The purpose of this study is to develop critical understanding of U.S. youths’ citizenship as they live and experience it in a multicultural society. Shaped within the conceptual framework viewing citizenship as ‘membership’ in a society, and acknowledging the impact of the politics of institutionalized social relations and the social process on individual’s identity formation as a citizen, the study employs poststructural feminist theory to frame its inductive qualitative design. Using purposive samples of 28 high school juniors and seniors exposed to advanced social studies curriculum in two public schools in the urban/suburban north-east U.S, the data was collected during a 12-week period through class and school activities observations, researcher’s journaling, small group interviews of students, and follow-up individual interviews.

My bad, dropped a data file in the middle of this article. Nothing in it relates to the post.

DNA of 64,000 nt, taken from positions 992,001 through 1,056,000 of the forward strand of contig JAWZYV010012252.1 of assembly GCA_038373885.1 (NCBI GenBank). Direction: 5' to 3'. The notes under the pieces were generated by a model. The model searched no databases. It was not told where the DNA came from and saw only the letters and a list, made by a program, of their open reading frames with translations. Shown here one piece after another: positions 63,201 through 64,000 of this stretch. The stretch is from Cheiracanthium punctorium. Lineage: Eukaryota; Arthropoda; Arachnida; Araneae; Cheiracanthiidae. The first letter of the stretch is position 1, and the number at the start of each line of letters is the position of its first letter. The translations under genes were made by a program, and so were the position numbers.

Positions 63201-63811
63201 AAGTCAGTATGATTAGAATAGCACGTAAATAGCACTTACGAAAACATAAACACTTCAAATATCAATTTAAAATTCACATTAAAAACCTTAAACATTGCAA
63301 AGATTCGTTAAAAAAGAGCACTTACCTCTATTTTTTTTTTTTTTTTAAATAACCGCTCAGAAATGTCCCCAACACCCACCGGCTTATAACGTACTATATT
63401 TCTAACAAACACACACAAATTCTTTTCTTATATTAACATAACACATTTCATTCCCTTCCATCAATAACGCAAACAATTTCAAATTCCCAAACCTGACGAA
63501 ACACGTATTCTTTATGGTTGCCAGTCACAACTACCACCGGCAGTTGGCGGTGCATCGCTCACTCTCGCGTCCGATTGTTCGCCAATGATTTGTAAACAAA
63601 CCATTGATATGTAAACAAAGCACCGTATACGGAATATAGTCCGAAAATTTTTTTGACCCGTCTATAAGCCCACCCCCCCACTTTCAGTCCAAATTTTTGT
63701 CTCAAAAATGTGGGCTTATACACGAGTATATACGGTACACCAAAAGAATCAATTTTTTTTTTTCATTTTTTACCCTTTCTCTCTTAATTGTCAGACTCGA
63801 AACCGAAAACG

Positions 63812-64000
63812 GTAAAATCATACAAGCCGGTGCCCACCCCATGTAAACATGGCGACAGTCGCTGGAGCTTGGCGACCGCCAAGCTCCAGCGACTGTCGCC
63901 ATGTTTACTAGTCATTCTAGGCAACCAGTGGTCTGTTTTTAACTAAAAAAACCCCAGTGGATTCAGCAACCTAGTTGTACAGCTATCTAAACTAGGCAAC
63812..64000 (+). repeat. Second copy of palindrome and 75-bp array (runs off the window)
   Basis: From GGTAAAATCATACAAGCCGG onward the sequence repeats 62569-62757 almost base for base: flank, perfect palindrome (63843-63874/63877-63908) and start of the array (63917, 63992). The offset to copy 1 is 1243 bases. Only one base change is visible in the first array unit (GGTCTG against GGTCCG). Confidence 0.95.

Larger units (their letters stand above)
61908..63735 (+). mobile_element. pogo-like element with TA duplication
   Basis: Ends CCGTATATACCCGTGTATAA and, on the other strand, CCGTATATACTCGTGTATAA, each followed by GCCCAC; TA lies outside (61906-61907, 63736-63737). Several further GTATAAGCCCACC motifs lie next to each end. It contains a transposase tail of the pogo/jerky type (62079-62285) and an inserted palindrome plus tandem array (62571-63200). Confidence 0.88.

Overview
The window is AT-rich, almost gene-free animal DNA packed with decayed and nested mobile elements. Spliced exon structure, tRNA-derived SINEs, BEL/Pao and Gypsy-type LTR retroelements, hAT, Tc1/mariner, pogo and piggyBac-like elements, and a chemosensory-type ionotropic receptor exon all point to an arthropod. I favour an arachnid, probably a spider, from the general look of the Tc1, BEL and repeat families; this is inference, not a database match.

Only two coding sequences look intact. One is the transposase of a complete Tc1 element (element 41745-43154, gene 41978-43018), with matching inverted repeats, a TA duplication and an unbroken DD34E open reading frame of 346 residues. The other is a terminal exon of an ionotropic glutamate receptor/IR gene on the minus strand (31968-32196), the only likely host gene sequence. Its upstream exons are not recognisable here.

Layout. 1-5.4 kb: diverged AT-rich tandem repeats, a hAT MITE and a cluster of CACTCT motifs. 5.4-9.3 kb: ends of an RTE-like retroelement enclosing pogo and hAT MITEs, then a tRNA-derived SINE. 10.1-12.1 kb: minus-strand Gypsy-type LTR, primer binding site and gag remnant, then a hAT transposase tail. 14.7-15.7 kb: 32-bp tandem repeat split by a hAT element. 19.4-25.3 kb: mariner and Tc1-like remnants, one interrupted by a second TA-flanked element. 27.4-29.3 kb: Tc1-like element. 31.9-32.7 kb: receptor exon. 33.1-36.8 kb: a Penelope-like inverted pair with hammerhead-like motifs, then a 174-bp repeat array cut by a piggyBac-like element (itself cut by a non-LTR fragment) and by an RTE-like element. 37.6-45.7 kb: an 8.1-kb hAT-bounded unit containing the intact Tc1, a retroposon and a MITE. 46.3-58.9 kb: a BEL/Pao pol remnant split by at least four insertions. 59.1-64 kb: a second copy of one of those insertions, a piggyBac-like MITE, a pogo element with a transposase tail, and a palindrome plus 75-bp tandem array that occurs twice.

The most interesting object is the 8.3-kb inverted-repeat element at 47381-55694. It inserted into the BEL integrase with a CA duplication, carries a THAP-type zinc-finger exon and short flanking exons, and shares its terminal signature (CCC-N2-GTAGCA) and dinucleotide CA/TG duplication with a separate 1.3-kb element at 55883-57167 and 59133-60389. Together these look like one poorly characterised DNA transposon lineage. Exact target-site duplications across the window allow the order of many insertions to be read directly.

This paper focuses on few dominant findings that reveal youths’ understanding of spaces and processes of learning versus experiencing citizenship in today’s U.S. society focused on achievement. The construction of youths’ citizenship identity is seen as occurring within varying individual struggles to balance societal expectations of citizens defined through “success” and one’s own motivation to learn and engage through the opportunities (non)presented in the larger context of youths’ communities. The importance of this study is in discussing youths’ perspectives on citizenship, and the implications of youths’ constructs for designing future citizenship education programs that focus on enabling youth develop their agency and voice as members of a multicultural society.


Similar Titles:
A comparative perspective on LGBT youth experiencing multiple youth-serving systems

Critical understanding of U.S. youths’ citizenship: Implications for citizenship education in the multicultural society

Self- Censorship Orientation (SCO) among members of society in conflict: The construction of A Self-Censorship Orientation Scale


 
All Academic, Inc. is your premier source for research and conference management. Visit our website, www.allacademic.com, to see how we can help you today.